14 Apr Business Continuity Planning, Part I: Jacob Wooley, Partner
Continuity refers to something occurring in an uninterrupted state or on a steady and ongoing basis. Today begins a 3-part series about the importance of business continuity planning. Whether you own 1 rental property, run a small business employing 3 people or have a family farm, it is EXTREMELY important that you not only plan for the distribution of your personal assets but that you plan for the perpetuation of business operations.
A very common small business structure is the single-member LLC. LLCs are commonly used for rental properties or a service business. LLCs offer great liability protection paired with simple management, but their simplicity can often leave problems when an owner becomes incapacitated or passes away.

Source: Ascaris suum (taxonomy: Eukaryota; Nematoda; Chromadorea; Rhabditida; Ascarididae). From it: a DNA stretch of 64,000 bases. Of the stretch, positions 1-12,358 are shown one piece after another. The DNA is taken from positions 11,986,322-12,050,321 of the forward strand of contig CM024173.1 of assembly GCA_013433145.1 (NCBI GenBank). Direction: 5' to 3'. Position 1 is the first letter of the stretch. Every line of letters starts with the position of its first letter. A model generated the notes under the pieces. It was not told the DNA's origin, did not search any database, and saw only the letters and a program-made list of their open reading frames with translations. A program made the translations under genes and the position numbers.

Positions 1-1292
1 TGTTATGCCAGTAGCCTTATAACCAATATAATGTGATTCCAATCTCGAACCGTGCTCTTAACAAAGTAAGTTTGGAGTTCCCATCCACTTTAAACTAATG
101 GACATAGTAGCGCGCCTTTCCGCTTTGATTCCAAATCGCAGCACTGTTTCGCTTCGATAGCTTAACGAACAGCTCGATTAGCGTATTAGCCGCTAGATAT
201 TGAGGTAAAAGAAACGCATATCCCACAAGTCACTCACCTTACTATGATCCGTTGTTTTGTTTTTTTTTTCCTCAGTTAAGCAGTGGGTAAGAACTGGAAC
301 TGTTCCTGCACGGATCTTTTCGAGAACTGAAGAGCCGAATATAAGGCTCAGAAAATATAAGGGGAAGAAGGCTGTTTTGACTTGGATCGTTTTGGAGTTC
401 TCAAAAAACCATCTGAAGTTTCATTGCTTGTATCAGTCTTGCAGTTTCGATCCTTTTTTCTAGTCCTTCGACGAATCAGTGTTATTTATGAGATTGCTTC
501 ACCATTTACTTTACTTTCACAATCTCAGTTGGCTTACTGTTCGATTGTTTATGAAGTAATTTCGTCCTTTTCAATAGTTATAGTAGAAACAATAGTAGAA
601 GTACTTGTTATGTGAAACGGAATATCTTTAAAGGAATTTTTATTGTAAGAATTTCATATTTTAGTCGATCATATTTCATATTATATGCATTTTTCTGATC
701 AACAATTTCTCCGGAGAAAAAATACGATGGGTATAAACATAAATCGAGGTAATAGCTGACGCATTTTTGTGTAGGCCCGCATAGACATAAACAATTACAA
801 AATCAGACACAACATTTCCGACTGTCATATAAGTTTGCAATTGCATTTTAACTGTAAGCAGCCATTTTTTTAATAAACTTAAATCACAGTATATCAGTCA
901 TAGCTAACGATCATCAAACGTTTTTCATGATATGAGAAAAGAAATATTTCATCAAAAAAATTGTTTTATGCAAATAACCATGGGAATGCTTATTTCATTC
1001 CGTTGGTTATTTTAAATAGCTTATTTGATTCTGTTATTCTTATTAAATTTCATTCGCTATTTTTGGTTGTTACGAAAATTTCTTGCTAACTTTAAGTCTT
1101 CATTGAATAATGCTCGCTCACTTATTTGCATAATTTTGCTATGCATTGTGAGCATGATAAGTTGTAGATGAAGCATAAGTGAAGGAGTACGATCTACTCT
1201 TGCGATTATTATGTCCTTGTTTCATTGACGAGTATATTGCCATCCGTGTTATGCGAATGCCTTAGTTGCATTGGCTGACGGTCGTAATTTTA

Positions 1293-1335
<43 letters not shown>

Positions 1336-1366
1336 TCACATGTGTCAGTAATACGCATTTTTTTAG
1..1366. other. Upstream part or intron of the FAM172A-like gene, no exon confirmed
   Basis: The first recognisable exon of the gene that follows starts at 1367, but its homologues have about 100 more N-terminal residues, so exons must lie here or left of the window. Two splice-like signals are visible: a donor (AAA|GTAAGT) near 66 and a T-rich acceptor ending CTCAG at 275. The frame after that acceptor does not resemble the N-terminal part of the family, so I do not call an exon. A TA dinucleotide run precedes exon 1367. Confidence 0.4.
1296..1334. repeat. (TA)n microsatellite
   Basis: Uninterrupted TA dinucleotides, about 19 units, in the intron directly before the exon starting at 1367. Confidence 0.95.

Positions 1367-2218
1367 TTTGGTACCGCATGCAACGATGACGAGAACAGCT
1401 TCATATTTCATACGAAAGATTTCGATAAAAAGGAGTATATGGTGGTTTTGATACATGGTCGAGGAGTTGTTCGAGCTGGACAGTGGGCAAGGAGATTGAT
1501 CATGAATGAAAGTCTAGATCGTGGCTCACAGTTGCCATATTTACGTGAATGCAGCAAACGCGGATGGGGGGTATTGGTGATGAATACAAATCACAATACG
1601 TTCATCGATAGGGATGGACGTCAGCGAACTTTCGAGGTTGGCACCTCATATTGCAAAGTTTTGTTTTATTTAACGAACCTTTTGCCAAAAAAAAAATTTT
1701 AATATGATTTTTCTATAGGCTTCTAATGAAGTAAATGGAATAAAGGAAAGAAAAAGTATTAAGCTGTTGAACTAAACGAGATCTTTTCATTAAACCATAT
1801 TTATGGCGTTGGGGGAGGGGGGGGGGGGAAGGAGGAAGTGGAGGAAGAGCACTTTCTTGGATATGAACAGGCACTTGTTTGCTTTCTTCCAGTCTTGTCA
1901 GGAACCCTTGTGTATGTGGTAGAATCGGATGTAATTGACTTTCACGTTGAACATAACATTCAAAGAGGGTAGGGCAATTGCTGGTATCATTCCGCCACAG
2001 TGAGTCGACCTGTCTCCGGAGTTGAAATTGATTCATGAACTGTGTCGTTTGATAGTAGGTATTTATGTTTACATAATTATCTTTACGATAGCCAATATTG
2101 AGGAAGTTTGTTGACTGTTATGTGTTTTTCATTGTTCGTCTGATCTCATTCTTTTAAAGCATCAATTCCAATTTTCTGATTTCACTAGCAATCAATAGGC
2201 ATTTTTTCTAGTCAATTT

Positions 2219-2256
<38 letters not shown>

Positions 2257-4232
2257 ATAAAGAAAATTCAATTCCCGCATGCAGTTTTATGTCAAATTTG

A properly formed LLC should have an operating agreement that explains what happens, and who is in charge when the owner passes away or becomes disabled and unable to guide business operations. Why? Because business owners owe it to every person affected by their business to have a continuity plan in place. Employees, customers, vendors, and family members are all impacted when the owner of a business is no longer able to oversee daily operations.
It is common for an LLC to have bank accounts titled in the name of the LLC. Often, the single-member (business owner) is the only person with access to the funds in those bank accounts. Unlike an individual checking account, a business account cannot pass upon death through a beneficiary designation. A bank holding these accounts will treat the business accounts as part of the deceased person’s estate, requiring a court order to access the funds. This presents a problem when the funds are needed to either keep the business going or to wrap-up business transactions. To keep the LLC from coming to a standstill upon incapacity or death of the owner, an operating agreement can appoint another responsible party to carry on the business.
Do you have an LLC? Does it have an operating agreement that details who will be in charge in times of death or incapacity? Comment below or schedule a free consultation to learn more about LLC management best-practices.